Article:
As you may be aware, a new handbook was released last week to be effective from 1 September 2020.
Academy trusts must comply with this handbook as a condition of their funding agreements. The thought behind it is that managing your resources well will help you be accountable and enable you to get best value. It is what is expected of you in using public funds.
One of the unexpected changes is the confirmation that every trust must have a clerk to the board. The role is more than administrative support; it is about providing independent and expert advice. So, choose your clerk wisely! DfE have a Clerking Competency Framework to assist with what is needed.
Please find below a brief summary of the main changes. Alternatively click here for our detailed summary of the changes.
Breif summary of the main changes:
- Trustees have a responsibility to take ownership of the trust's financial sustainability and maintain the trust as a going concern.
- Members must not be employees or occupy unpaid staff roles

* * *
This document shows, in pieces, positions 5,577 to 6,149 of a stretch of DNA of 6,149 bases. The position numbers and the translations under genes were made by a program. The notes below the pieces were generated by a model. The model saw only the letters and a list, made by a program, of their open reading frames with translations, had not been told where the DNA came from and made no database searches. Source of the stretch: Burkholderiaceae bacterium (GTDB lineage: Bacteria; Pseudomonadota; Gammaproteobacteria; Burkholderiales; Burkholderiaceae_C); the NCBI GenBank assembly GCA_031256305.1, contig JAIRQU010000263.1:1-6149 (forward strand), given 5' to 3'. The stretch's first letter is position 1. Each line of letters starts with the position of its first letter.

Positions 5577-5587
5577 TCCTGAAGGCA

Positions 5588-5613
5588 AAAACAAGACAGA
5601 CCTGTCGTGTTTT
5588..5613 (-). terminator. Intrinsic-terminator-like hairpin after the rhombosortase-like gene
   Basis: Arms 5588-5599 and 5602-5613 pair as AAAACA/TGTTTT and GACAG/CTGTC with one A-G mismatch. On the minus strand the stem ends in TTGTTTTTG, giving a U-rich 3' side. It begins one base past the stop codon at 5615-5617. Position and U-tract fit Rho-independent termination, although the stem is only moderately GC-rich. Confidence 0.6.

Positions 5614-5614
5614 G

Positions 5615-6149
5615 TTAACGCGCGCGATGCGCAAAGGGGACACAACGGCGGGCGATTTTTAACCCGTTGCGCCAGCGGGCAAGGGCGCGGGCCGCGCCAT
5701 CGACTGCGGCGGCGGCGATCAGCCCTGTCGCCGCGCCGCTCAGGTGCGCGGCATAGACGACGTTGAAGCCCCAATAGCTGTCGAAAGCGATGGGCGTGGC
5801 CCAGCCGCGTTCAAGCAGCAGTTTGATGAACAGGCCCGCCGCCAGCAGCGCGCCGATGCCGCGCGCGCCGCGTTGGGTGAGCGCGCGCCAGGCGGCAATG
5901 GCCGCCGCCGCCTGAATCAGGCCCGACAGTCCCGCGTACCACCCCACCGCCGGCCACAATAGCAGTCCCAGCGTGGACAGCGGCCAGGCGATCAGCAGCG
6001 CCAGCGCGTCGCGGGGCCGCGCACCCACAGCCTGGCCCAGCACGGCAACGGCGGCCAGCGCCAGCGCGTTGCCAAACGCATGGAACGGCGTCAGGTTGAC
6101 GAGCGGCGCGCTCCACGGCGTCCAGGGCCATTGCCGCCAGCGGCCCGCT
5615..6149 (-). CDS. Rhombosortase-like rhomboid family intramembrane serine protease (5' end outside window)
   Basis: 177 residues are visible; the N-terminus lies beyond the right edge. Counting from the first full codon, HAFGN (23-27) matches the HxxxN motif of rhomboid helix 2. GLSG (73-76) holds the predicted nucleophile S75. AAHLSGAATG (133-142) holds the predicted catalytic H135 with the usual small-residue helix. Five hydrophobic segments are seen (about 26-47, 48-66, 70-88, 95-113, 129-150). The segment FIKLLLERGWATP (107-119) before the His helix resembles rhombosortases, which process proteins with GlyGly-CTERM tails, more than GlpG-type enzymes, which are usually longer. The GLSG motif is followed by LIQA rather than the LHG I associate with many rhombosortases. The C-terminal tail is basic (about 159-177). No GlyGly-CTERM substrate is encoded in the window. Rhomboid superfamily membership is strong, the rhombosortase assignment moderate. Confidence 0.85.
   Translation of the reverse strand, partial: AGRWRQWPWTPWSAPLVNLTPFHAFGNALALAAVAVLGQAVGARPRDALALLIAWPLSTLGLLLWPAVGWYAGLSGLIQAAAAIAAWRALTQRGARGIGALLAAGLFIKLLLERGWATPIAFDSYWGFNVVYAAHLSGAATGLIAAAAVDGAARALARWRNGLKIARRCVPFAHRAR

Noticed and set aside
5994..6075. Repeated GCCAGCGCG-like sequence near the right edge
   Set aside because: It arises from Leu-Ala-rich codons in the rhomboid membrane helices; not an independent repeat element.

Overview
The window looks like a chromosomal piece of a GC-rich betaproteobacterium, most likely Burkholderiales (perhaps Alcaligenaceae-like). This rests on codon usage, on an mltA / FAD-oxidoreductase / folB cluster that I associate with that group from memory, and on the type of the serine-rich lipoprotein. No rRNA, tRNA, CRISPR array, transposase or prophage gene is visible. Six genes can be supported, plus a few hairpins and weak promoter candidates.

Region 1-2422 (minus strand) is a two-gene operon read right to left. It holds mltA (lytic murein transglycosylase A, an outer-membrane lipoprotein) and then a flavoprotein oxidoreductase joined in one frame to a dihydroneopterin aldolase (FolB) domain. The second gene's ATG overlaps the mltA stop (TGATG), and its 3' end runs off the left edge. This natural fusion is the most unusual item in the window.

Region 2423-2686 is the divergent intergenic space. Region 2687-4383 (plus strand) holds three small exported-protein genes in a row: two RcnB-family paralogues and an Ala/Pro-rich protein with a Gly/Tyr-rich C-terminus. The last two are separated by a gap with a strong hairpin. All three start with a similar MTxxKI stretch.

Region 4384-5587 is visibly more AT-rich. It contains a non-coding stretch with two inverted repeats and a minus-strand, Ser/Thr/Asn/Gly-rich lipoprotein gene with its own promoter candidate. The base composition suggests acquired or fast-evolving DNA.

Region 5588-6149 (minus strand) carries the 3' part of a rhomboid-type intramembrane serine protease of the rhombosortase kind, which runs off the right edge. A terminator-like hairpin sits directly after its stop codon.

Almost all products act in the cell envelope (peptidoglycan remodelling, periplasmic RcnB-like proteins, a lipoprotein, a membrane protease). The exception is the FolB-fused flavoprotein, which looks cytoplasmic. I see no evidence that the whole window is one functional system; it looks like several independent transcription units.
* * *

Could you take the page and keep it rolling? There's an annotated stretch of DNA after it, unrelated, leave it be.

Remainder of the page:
- Members must remain informed about trust business
- Trusts must appoint a clerk to the board
- Trusts must keep their register of interests up to date
2) Executive Team
- The accounting officer and chief financial office (CFO) should be employees and you need ESFA approval if they are not
- Larger trusts need to consider relevant accountancy qualifications for the CFO and all CFOs must maintain professional development
3) General Controls and transparency
- Maintenance of a fixed asset register
- Termly review of pupil number projections
- Use of integrated curriculum and financial planning
- Avoidance of overdrafts
- Publication of information about high pay and whistleblowing
- Trusts must confirm that trust finds are not used to purchase alcohol
- Board and committee responsibilities for risk management
- Boards should refer to DfE's material on improving school resource management (2.14) and carry out completion of the School resource management self-assessment tool
4) Internal scrutiny
- Internal scrutiny covers both financial and non-financial controls
- Removal of the option for internal audit to be performed by the external auditor
- Trusts can use additional individuals or organisations to support internal scrutiny where non-specialist financial knowledge is required
5) Annual accounts
- More on the audit and risk committee's role in relation to external audit
For more information contact Gemma Duxbury in our Governance, Procurement & Information department
via email or phone on 0333 207 4239.
Alternatively send any question through to Forbes Solicitors via our online Contact Form.